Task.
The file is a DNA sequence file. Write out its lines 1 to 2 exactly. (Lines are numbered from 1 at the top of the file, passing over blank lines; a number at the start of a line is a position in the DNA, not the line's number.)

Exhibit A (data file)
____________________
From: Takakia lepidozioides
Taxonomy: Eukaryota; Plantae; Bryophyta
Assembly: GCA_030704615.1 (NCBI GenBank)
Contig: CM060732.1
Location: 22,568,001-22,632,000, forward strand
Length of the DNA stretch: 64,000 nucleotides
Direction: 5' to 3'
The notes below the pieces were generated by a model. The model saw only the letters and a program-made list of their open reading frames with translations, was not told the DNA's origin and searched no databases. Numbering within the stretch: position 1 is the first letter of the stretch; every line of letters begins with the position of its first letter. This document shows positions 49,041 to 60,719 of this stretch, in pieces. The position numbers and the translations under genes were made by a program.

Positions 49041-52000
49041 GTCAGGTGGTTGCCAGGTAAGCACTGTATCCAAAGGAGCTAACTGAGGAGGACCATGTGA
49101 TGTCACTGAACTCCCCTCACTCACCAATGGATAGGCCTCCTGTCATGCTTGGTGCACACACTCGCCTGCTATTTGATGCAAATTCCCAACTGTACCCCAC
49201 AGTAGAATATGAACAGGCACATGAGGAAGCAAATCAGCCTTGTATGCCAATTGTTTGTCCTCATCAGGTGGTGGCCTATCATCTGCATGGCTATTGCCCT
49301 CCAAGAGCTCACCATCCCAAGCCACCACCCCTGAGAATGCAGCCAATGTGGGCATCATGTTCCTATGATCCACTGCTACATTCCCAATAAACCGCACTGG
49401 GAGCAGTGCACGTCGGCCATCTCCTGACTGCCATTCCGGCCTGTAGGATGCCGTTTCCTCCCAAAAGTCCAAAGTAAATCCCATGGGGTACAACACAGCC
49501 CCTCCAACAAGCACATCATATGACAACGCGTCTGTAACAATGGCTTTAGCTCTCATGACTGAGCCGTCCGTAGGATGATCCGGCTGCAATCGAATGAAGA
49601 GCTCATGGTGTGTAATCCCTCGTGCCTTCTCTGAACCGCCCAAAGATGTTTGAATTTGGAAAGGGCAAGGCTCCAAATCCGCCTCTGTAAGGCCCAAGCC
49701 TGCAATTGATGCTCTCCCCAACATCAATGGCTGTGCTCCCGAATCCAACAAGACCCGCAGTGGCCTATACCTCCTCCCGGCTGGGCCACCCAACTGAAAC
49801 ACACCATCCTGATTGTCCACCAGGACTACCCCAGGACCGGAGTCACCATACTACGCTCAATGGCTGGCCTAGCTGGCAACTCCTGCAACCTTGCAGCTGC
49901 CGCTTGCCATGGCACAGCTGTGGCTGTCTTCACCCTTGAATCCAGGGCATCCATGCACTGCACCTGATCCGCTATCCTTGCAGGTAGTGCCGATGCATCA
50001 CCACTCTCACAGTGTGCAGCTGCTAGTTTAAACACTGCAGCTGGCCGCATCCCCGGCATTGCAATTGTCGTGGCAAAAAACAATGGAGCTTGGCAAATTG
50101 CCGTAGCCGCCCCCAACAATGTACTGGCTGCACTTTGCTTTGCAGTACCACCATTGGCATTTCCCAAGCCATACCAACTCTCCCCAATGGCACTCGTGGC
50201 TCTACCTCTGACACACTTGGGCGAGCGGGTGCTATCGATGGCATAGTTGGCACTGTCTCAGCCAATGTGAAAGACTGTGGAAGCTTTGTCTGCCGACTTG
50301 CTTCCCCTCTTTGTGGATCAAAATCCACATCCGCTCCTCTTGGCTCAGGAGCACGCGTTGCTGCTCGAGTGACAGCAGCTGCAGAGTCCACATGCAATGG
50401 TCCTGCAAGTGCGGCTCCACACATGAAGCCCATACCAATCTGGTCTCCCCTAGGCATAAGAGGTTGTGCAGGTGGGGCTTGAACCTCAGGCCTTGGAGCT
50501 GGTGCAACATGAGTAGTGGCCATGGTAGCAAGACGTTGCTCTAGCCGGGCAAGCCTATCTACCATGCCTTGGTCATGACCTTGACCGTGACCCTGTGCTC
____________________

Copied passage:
From: Takakia lepidozioides
Taxonomy: Eukaryota; Plantae; Bryophyta